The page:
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For more than a century, Association House of Chicago has played a significant and historic role in Chicago’s westside neighborhoods. Founded as a settlement house by Ellen Holt, a student of Jane Addams, Association House served as a landing place for new immigrants for decades. Today, Association House continues to serve thousands of families each year, through programs that promote health and wellness, advance education, and provide economic opportunity.


Browse photos from our archives and explore the timeline below to learn about our 125-year-long history.

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Association House was established as a community center, eager to meet the challenges of a diverse and growing immigrant neighborhood.

Association House began to serve women and girls working in nearby factories.


Daily attendance topped 1,000, and that summer more than 4,500 showers were taken at Association House. To respond to the growing need, founders laid the cornerstone of the new and expanded Association House building at 2150 West North Avenue.

1899 to 1945
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The reading room and library opened in the new building, and within two weeks 500 children had borrowed books.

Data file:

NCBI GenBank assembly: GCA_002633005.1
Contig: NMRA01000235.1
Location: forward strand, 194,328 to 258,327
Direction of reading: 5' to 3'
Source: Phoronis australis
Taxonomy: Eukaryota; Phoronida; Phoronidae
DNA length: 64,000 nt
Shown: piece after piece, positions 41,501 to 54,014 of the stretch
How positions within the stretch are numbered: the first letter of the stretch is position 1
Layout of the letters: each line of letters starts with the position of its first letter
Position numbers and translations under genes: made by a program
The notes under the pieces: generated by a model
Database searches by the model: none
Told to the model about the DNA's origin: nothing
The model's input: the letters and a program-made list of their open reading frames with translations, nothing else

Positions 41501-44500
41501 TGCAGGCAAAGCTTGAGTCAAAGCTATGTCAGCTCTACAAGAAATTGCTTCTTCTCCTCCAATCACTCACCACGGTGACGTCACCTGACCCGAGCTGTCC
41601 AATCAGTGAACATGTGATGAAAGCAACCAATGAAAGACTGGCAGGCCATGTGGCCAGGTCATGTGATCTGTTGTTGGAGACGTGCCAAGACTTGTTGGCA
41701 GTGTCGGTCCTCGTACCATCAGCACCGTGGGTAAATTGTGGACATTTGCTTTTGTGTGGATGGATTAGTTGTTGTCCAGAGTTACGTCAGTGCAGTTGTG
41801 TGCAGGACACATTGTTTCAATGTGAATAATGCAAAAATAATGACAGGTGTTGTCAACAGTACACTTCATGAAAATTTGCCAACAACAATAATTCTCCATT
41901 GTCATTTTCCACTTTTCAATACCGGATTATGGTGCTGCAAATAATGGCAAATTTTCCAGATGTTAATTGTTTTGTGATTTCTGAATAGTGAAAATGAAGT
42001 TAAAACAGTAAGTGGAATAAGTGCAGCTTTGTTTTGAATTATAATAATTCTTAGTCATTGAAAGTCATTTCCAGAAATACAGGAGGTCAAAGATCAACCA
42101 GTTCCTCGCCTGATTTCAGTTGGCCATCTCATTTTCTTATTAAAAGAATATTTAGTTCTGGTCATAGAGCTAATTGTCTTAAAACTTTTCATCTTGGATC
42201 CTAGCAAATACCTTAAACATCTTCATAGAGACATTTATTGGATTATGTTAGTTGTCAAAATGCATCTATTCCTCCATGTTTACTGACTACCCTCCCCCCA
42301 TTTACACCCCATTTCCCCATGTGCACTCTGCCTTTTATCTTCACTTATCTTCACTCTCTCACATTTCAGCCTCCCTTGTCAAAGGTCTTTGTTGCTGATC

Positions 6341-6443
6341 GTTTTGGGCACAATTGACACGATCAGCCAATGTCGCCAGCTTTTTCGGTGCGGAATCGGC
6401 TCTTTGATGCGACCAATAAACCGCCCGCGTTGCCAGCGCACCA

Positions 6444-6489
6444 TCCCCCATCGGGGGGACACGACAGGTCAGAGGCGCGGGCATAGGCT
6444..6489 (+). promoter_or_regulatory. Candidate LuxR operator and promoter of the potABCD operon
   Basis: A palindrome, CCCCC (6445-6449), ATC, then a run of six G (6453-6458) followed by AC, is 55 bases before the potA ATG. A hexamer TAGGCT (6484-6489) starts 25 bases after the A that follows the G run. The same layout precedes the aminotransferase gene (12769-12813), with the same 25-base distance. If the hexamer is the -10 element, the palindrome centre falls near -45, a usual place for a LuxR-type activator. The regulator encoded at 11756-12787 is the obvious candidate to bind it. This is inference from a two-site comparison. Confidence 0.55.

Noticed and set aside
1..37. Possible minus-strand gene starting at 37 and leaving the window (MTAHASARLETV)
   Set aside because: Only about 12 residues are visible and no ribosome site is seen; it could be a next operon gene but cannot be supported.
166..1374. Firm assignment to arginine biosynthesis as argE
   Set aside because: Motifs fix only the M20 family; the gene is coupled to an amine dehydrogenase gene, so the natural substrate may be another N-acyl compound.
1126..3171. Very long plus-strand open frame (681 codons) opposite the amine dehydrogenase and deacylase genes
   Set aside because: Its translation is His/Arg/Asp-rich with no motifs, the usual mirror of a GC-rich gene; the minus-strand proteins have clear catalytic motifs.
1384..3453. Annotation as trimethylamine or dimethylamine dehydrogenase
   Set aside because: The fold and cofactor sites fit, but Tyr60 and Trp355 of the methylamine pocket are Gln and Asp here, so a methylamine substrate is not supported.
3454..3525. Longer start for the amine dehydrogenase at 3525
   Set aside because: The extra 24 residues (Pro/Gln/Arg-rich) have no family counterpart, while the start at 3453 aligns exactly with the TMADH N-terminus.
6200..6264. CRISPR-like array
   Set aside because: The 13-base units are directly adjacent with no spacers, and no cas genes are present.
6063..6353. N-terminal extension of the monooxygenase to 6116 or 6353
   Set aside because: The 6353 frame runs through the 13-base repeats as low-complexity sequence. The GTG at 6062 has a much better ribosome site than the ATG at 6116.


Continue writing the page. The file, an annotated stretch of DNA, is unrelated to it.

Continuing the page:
Early participants included many Scandinavians, Germans, Poles, and later, Russian Jews, reflecting changes in the 1910 census. Leadership welcomed the diversity and provided a place that celebrated all cultures and religions.


With a generous estate gift from fellow founding organizer Susan Poxon, Association House opened Druce Lake Camp to provide a summer escape from the city for young girls and boys.

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Leadership facilitated financial security through a new partnership with the Church Extension Board of the Presbytery of Chicago. This partnership continued into the 1980s.


The Women’s Auxiliary held its first meeting and advocated for support from Presbyterian churches and businesses.


During the depression, funds were scarce but programs continued, including dental and nutrition services, manual training, and art and music classes.

1946 to 1996


Alfred Rath became Executive Director in 1946 and served until 1963. He initiated programs for the persons with developmental disabilities and youth, both hallmarks of our services today.


Ever multi-cultural, participants now represented 29 different nationalities. By 1950, Latinos would represent a significant new population.


A pilot program providing education for children with developmental disabilities began. The program grew rapidly and catalyzed the formation of 17 other parent groups in Illinois and 350 groups across the country, ultimately helping to deinstitutionalize countless children.

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Caravanas de Verano, a summer outreach program that brought sports and recreation to youth in their own neighborhoods began. This program laid the groundwork for future expansion of teen programs.


AHC began services in Child Welfare with a foster care program that started in 1976. 


Our first program funded by the state in Behavioral Health was the Family Center (now PSR) in 1977. PSR is a rehabilitative skill-building service for adults with serious mental illness or co-occurring psychiatric disorders and addictions.